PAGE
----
Dinner Table Talks create the opportunity for families to have important conversations centered around books. These discussions will build our capacity for talking about race and define our roles in fighting against both everyday and systemic racism.
New Kid by Jerry Craft is an honest portrayal of the struggles of being in middle school, being the new kid and being one of only a few black kids in a school of predominantly privileged white kids. This graphic novel takes you on an illustrated journey of twelve-year old Jordan Bank’s seventh grade year, from the first day to the last, of being the new kid.
Recommended by Taelor Johnson | Children's Room Associate
Have you ever been the new kid? How did you feel? How were you treated by others?
Code Switching*--"When we walk into an unfamiliar social or cultural situation, our radar goes on high alert. Our minds must not just gather knowledge, but figure out “the code”—the relationships and communication norms of the people around us."
--"Countering the Narrative" written by Jason D. DeHart
Do you think being the new kid is harder or easier if you don't look like most of the other students? Do you think Jordan must code switch to fit in at RAD?
In Chapter Four, Jordan shares some “Tips for Taking the Bus.” Through his drawing, he shows us ways he changes to fit in at various neighborhoods:
Are there places where you feel you need to look a certain way to fit in? Why? At the end of his bus ride, Jordan says "Man! By the time I get to school, I'm exhausted!!!" Why do you think he's so tired from his ride to school?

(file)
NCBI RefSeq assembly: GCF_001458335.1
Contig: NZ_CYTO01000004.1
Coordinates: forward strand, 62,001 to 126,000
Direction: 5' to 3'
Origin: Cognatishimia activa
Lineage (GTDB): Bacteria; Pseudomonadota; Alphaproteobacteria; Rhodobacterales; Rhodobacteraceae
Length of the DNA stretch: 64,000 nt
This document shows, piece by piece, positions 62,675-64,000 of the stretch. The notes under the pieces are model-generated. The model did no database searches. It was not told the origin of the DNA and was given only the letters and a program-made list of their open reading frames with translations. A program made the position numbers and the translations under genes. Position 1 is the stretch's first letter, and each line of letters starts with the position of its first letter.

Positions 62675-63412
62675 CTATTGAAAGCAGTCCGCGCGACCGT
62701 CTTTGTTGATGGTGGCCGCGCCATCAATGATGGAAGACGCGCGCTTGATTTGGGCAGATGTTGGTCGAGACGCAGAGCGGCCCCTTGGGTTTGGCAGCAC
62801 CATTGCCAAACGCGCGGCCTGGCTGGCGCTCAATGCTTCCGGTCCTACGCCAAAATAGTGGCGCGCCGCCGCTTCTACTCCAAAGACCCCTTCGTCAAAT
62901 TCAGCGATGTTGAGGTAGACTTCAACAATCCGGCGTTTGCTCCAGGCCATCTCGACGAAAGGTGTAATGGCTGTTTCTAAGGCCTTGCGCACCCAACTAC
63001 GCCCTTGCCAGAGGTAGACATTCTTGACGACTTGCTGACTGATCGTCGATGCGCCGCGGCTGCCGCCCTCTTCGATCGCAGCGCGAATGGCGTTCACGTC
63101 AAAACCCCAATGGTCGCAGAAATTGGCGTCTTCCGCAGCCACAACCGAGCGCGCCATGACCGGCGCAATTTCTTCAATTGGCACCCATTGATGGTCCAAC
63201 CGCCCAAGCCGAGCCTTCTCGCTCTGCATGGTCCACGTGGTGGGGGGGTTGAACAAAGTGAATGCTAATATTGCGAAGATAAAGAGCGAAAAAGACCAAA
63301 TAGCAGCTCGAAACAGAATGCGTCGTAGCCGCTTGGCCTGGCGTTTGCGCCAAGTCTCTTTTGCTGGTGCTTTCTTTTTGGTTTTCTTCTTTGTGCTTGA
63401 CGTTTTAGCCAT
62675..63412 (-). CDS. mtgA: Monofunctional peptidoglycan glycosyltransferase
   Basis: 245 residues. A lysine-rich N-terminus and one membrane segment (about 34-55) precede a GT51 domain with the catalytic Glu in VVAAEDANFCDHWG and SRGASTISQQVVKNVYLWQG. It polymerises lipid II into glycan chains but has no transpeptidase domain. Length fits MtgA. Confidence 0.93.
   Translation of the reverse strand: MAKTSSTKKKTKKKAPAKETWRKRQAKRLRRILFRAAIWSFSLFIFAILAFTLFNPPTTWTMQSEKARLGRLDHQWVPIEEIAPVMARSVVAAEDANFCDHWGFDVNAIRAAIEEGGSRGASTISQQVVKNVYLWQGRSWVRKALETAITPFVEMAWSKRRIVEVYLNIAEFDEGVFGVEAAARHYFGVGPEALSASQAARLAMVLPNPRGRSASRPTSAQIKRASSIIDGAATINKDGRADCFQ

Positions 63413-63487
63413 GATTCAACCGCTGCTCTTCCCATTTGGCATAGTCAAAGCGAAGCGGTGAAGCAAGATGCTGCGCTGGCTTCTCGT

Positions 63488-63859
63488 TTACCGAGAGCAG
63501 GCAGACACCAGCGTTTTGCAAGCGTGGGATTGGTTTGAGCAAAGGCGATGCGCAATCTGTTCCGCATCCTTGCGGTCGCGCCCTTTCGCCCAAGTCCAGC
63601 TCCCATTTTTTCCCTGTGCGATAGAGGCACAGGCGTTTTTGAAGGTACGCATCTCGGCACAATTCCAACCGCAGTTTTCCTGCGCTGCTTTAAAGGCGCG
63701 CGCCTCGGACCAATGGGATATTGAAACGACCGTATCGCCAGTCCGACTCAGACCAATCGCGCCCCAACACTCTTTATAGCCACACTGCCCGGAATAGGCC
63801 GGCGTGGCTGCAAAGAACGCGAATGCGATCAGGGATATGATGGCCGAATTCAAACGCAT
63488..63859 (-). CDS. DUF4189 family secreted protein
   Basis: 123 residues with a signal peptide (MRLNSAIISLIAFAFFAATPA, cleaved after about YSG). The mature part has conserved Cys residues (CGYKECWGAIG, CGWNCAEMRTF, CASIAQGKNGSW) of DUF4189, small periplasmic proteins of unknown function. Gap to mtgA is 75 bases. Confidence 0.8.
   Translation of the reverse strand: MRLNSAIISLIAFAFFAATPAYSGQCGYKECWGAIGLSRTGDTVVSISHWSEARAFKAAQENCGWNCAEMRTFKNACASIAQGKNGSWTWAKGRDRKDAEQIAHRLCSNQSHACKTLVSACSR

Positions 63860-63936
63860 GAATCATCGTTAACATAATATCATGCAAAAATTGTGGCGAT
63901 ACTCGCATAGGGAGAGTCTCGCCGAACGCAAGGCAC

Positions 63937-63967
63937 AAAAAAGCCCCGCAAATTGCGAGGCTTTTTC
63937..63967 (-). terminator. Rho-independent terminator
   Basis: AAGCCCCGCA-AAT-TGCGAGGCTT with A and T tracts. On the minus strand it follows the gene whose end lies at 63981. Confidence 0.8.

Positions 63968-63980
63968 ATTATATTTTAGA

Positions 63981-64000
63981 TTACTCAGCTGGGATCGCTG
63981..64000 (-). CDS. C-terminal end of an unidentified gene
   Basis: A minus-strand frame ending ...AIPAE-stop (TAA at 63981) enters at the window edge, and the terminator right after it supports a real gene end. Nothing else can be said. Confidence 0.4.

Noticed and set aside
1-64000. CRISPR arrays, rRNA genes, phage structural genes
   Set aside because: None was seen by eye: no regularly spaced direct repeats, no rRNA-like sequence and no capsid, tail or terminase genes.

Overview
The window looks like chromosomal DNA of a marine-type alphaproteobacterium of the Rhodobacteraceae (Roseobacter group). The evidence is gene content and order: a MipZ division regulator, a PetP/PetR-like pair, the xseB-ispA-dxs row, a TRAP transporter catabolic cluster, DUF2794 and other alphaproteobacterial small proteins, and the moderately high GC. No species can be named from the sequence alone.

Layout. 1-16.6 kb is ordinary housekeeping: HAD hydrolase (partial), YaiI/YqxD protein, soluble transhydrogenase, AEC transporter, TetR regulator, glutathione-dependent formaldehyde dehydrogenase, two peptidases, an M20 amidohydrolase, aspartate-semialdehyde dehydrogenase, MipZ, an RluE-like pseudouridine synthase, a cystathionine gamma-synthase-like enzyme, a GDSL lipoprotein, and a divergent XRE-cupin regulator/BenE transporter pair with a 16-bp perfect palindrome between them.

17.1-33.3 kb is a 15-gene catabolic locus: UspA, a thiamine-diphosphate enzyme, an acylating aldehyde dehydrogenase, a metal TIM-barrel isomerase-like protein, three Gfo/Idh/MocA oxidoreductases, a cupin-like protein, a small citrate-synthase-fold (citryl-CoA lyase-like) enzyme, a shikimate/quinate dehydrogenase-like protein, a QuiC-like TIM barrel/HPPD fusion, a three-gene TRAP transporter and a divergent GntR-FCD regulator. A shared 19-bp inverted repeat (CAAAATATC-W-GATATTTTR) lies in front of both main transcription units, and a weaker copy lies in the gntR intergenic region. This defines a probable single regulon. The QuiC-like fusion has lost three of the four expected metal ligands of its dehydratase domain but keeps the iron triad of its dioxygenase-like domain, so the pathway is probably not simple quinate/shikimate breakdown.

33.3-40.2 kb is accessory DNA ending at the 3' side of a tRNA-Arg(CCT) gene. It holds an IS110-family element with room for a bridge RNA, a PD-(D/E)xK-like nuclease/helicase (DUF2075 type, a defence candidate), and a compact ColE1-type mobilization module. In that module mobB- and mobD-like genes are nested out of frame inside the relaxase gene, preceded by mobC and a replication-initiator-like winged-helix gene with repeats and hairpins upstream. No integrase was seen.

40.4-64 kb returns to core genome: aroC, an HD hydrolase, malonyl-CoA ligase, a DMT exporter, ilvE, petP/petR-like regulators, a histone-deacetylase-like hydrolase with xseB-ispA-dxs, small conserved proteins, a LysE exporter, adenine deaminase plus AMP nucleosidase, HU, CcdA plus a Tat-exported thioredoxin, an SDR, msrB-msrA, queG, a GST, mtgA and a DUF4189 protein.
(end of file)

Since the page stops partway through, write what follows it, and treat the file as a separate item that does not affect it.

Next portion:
In Chapter Seven, Jordan and his grandfather go out to eat and Jordan shares that he often spends his time with Drew or Liam but usually not at the same time. What do you think about his grandfather’s General Tso’s chicken and pepper steak metaphor? Are there friends in your life that you see separately from one another? Why?
In Chapter Eight, Jordan’s class goes to the school book fair. This part of the story explores how people can sometimes make assumptions about others or stereotype:
Has there ever been a time when you’ve felt someone judged you or someone you know because of how you look? How did that make you feel? Have you ever judged someone based on how they looked? How do you think that person felt?
Ms. Rawle often had difficulty calling Drew by the correct name and refused to listen to Jordan’s opinion about his school and struggle to fit in. Why was Ms. Rawle’s behavior so offensive and damaging? If you witnessed someone behaving the way Ms. Rawle did throughout the book, what would you do?
This Tedx video helps you understand why it's so important to call people by their name.
Would you recommend this book to a friend? Do you think adults should read this book? If so, why?
Want to continue the conversation? Need more resources about race?